How is your diet related to your mental health?

Worldwide, more than 300 million people are living with depression. Without effective treatment, this condition can noticeably interfere with work and relationships with family and friends.

Depression can cause sleep problems, difficulty concentrating, and a lack of interest in activities that are normally enjoyable. In extreme cases, it can even lead to suicide.

Depression has long been treated with medication and talking therapy, but a daily routine such as healthy eating can also play an important role in treating and even preventing depression.

So, what should you eat and what should you avoid to stay in a good mood?

Give up fast food

Research shows that while a healthy diet can reduce the risk of developing depression or the severity of its symptoms, unhealthy diets can increase the risk.

Of course, everyone eats junk food from time to time. But if your diet is high in energy (kilojoules) and low in nutrition, it’s an unhealthy diet. So, the products whose consumption is recommended to be limited:

– semi-finished products

– fried food

– butter

– salt

– potatoes

– refined grains – for example, in white bread, pasta, cakes and pastries

– sweet drinks and snacks

On average, people consume 19 servings of unhealthy foods per week, and far fewer servings of fiber-rich fresh foods and whole grains than recommended. As a result, we often overeat, undereat and feel bad.

What foods should you eat?

A healthy diet means eating a variety of nutritious foods every day, which should primarily include:

fruits (two servings a day)

– vegetables (five servings)

– whole grains

– nuts

– legumes

– a small amount of olive oil

– water

How does healthy food help?

A healthy diet is rich in foods, each of which improves our mental health in their own way.

Complex carbohydrates found in fruits, vegetables, and whole grains help. Complex carbohydrates release glucose slowly, unlike simple carbohydrates (in sugary snacks and drinks) which cause energy spikes and drops throughout the day on our psychological well-being.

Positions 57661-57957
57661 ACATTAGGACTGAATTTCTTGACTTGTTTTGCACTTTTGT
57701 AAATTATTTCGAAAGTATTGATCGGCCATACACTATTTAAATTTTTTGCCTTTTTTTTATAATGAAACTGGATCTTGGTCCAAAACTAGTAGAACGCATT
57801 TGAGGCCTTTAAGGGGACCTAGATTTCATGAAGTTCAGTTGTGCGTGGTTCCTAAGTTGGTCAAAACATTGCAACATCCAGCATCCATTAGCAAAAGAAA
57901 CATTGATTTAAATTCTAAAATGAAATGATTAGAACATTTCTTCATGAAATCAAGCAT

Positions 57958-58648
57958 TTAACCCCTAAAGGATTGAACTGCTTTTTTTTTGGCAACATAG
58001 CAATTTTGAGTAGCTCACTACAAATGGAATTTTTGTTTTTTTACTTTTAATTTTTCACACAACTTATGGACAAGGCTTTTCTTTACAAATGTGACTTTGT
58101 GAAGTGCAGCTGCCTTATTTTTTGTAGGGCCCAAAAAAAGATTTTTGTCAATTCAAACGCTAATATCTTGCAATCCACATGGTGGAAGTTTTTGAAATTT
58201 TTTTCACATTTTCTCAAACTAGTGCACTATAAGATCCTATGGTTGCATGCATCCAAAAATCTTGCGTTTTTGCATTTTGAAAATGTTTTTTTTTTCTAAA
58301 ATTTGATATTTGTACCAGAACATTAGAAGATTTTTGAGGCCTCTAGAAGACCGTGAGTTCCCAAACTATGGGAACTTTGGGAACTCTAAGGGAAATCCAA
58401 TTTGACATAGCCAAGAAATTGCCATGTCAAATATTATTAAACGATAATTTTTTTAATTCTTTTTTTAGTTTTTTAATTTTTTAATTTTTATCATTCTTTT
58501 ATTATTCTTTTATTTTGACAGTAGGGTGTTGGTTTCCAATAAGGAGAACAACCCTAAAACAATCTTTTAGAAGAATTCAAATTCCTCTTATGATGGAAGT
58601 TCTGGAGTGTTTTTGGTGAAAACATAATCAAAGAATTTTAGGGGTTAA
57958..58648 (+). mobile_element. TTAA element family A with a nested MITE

The antioxidants in bright fruits and vegetables scavenge free radicals and lower and reduce inflammation in the brain. This, in turn, increases the content of beneficial chemicals in the brain, which.

The B vitamins found in some vegetables increase the production of brain-healthy chemicals and reduce the risk of developing and.

What happens when you switch to a healthy diet?

An Australian research team conducted with the participation of 56 people with depression. During a 12-week period, 31 participants were given nutritional counseling and were asked to switch from an unhealthy diet to a healthy one. The remaining 25 attended social support sessions and ate as usual. During the study, participants continued to take antidepressants and receive talk therapy sessions. At the end of the trial, the symptoms of depression in the group that maintained a healthier diet improved significantly. In 32% of participants, they weakened so much that they no longer met the criteria for depression. In the second group, the same progress was observed only in 8% of participants.

This has been replicated by another research group that found similar results, backed by a review of all studies on dietary patterns and depression. According to 41 studies, people who ate a healthy diet had a 24-35% lower risk of developing symptoms of depression than those who ate more unhealthy foods.

So, everything indicates that the mental state directly depends on the quality of nutrition. The more healthy food you eat, the lower your risk of developing depression!

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